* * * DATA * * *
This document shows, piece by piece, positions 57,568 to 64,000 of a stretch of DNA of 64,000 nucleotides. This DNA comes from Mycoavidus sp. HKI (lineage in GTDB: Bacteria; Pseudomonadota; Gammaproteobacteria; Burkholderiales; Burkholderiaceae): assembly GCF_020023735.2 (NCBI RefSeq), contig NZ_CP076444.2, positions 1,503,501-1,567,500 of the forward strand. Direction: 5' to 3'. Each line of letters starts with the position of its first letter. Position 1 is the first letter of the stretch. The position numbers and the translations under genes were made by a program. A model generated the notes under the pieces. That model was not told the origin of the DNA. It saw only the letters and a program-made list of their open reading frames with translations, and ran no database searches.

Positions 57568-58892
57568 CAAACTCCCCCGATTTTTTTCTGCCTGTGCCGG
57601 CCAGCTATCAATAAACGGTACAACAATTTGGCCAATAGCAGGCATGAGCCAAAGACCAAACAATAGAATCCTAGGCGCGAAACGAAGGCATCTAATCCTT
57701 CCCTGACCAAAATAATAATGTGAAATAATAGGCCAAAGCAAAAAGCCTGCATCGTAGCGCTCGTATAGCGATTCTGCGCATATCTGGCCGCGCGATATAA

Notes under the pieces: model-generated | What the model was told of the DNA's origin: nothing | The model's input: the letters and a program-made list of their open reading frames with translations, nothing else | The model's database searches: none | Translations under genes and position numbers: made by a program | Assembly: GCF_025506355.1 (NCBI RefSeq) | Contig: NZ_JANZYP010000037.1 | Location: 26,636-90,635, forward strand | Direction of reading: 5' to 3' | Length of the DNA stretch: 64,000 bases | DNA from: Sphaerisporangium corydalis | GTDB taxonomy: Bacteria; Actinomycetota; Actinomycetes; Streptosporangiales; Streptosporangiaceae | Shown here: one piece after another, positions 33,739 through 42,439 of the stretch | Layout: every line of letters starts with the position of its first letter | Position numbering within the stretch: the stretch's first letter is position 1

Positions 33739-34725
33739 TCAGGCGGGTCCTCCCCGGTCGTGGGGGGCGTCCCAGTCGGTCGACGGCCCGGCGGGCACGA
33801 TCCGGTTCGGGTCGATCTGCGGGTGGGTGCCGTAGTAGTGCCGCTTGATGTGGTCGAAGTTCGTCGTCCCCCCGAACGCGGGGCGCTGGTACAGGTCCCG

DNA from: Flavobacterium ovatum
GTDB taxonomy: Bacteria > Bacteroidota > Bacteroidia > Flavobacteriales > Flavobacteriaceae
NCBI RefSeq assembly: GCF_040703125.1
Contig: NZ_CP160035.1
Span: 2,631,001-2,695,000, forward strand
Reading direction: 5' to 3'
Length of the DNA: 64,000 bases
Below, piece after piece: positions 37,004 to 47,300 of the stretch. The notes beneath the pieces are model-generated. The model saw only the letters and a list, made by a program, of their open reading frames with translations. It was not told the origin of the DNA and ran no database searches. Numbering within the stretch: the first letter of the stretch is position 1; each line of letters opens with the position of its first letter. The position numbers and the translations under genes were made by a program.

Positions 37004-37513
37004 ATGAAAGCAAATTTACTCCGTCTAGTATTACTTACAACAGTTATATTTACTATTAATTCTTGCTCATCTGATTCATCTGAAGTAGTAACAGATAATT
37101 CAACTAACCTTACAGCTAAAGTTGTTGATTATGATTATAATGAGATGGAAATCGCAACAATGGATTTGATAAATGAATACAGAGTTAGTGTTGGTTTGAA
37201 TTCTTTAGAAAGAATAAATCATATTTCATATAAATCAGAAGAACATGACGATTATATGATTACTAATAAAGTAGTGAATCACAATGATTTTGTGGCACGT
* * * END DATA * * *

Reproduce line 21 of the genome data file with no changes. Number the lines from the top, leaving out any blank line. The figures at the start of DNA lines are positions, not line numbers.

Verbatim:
37201 TTCTTTAGAAAGAATAAATCATATTTCATATAAATCAGAAGAACATGACGATTATATGATTACTAATAAAGTAGTGAATCACAATGATTTTGTGGCACGT